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New to running

Why it's important to understand running pace

Two runners on an empty road

As a new runner, once you enter the recreational running scene and consider training for a short race, you'll quickly become acquainted with the term "running pace." Using pace to measure your speed is much easier than measuring miles per hour, and understanding your personal pace will help you gauge longer distance runs, know how fast you should run during a race, and enable you to better track your progress over time.

What is running pace, and why does it matter?

Pace can be simply defined as how fast you're running, and it's typically expressed as the average amount of time it takes for you to run one mile during a longer run.

While you don't want to become too preoccupied with numbers, there are several benefits to understanding pace. Primarily, knowing your pace can help you gauge how long it will take to run a certain distance and stay on track when racing. Plus, tracking your improvement over time can be one of the most rewarding parts of your running journey.

For runners of all types, most runs should be kept at an easy pace, around one to two minutes slower per mile than your race pace. One way to figure out this easy pace is the talk test. When out for a run, can you easily hold a conversation with your running partner or sing along to your playlist? If not, that's a sign to slow down and dial the pace back.

Put your speed to the test

But what if you haven't been timing your runs or have no idea where to start when it comes to figuring out your running pace? It can be hard to figure out your running pace before putting your fitness to the test, so once you've built up some distance and endurance through regular runs, try signing up for a short live or virtual race, such as a 5K, or conduct a time trial on your own by timing your fastest run over a known multi-mile distance.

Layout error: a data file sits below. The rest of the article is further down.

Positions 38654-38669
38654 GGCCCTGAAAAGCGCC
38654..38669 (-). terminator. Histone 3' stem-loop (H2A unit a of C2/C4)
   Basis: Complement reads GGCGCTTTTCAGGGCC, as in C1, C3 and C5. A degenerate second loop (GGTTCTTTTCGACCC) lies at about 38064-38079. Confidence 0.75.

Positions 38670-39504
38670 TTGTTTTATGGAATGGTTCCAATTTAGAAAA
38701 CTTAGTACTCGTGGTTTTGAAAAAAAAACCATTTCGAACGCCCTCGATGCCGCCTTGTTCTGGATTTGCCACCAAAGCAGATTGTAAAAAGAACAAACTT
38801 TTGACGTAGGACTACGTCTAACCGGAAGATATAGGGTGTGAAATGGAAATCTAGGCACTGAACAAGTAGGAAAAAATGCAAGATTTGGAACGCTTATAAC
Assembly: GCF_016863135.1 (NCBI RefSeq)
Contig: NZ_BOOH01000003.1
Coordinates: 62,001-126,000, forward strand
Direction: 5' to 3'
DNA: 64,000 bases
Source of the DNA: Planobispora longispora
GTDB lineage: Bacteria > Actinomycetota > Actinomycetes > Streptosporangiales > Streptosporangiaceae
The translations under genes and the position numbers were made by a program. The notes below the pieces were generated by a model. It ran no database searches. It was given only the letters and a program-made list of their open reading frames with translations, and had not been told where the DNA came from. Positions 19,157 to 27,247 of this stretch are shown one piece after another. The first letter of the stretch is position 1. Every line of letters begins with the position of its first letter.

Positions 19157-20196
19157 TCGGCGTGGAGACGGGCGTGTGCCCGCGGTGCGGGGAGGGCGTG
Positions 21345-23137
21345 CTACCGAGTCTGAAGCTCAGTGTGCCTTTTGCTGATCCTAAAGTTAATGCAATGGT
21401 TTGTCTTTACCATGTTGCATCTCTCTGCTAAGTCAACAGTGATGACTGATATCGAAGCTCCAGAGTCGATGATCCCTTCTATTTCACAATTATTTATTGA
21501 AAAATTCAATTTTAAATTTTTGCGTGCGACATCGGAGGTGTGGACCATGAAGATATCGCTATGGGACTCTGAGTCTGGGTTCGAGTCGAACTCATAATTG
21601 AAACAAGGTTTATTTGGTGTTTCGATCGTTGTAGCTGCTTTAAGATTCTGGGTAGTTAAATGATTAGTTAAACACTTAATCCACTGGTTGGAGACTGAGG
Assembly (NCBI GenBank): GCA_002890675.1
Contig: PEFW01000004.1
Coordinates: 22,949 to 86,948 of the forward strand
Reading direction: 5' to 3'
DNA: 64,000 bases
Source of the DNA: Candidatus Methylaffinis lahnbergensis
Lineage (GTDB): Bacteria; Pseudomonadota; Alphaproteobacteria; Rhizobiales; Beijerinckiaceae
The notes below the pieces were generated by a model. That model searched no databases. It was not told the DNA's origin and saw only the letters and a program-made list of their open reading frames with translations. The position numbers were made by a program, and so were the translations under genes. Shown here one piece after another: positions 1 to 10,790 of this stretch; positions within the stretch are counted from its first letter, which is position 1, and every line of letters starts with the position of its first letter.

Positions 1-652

After completing your fast effort, take a look at your "splits," or the time it took to run each mile. Did you run even splits the whole time? Perhaps negative splits, where your last miles were faster than the first ones? Or did you fizzle out after a fast start and struggle to finish? If the latter, that can be a sign you still need to dial back your running pace in training to build endurance and save the fast efforts for your harder workouts.

Still unsure about all these numbers? Consider sharing your data with a running coach or trainer. With proper guidance, you can learn how to maintain different paces as your fitness improves and grow into a faster runner over time.

Our writer's advice is intended for informational or general educational purposes only. We always encourage you to speak with your physician or healthcare provider before making any adjustments to your running, nutrition, or fitness routines.

Written By
Emilia Benton

Contributing Writer

Emilia Benton Running

I'm a Houston, Texas, native who's run 10 marathons and 30-something half marathons, with 3:45 and 1:39 personal bests and a goal to qualify for the Boston Marathon. I'm also a freelance health and fitness journalist and a lover of country music, baking, and world travel.